The Importance Of Vitamin Supplements

Rachel Makinson details the importance of including vital vitamins in our diets

Rachel Makinson
18th March 2020
Image: Pikrepo
Whilst the NHS recommends that we should be able to get all the nutrition we need through a healthy, well balanced diet, it’s no secret that sometimes we don’t eat as well as we should do.

Most convenience foods like microwave meals, fast food and takeaways contain practically no real nutrition, and if you eat these things too frequently in the place of proper meals, you can easily end up becoming deficient in essential vitamins and minerals like iron, calcium and vitamin C.  In an ideal world, we’d always prepare super healthy, well balanced meals for ourselves, but more realistically life often gets in the way and we just don’t have the time to do that each and every day of the week. 

You can pick up general multivitamin and mineral supplements affordably at most supermarkets and pharmacies, which provide you with up to 100% of your recommended daily intake of minerals and vitamins like iron, calcium, niacin, magnesium, zinc, vitamin C, D, E and B12, amongst others. It is possible to do damage to your body by taking more than the recommended daily amount, but generally, so long as people follow the guidelines for the supplement they’re taking, it should benefit your general health and well-being. 

If iron deficiency is left untreated, it can weaken your immune system making you more prone to infection and illness

People who menstruate are typically much more susceptible to developing iron deficiency anemia, which can cause tiredness, shortness of breath, noticeable heartbeats and pale skin. In the UK, around 4 million people have this type of anemia. People who menstruate require up to 18 milligrams of iron each day. Chickpeas, which are particularly high in iron, contain around 6mg per 100g. Similarly, tuna, another iron rich food, contains around 3mg per tin. As such, it is understandable how getting enough iron from diet alone can sometimes be difficult.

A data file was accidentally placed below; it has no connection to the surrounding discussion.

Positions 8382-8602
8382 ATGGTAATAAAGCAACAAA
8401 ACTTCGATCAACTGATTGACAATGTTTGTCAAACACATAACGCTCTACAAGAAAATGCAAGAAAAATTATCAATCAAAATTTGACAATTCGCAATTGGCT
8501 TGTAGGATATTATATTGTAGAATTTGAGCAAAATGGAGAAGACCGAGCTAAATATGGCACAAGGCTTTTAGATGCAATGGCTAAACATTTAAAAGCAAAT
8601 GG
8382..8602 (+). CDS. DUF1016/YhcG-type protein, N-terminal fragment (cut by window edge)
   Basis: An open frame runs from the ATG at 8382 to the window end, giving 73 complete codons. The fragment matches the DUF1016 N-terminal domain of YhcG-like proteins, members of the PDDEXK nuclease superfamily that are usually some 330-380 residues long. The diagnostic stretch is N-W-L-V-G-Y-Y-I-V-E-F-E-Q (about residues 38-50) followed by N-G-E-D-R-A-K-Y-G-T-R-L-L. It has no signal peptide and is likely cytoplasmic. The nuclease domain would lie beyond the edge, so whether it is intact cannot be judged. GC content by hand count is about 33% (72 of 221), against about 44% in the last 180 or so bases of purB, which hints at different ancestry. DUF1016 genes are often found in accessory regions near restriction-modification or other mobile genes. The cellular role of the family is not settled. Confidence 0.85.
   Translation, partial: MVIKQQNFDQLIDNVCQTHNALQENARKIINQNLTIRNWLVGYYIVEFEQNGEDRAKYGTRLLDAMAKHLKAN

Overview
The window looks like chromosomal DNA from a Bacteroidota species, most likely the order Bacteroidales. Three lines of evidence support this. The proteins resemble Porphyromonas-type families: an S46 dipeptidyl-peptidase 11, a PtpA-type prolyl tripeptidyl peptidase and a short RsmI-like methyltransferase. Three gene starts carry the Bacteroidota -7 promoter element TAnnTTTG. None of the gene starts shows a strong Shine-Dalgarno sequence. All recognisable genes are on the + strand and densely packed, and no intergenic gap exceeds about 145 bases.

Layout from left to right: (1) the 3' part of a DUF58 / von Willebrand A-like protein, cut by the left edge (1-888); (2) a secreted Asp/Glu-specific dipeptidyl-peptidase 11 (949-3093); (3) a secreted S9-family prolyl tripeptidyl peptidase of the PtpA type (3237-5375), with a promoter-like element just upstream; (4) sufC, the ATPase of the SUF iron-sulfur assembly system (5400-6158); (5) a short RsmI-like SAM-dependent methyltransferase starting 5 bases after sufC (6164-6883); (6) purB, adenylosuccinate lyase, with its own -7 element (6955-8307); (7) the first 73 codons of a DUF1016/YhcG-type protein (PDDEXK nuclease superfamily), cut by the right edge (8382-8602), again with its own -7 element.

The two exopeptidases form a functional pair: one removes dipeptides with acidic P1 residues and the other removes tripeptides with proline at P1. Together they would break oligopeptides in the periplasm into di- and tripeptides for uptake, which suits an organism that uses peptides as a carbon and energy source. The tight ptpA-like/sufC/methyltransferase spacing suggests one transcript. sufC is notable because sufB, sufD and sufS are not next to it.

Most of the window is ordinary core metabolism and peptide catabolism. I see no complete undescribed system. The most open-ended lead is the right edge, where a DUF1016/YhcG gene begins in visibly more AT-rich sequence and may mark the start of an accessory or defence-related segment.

Image: Daily Nouri on Unsplash

If iron deficiency is left untreated, it can weaken your immune system making you more prone to infection and illness, and can potentially lead to complications that affect the lungs and heart. In severe cases, this can even lead to heart failure. 

Similarly, around 6 million people in the UK are B12 deficient. Many people associate B12 deficiency with veganism because only foods of animal origins, like meat and dairy products, naturally contain the vitamin. However there are plenty of B12 fortified foods which are vegan, and it’s a fairly common deficiency that anyone on any type of diet can be affected by if they are not eating well enough. Symptoms of B12 deficiency can include depression, irritability, disturbed vision, psychosis, muscle weakness, mouth ulcers, and a pale yellow tinge to the tongue. 

Whilst the vast majority of deficiencies can be addressed through improving your diet, taking vitamin and mineral supplements is an easy, quick-fix way in which we can ensure our bodies are getting the correct nutrition they need. We definitely shouldn’t use taking vitamin supplements as an excuse not to eat well, but taking them can help us to stay healthy when we’ve had a rough day, or a really hectic week, and have let our good eating habits slip. 

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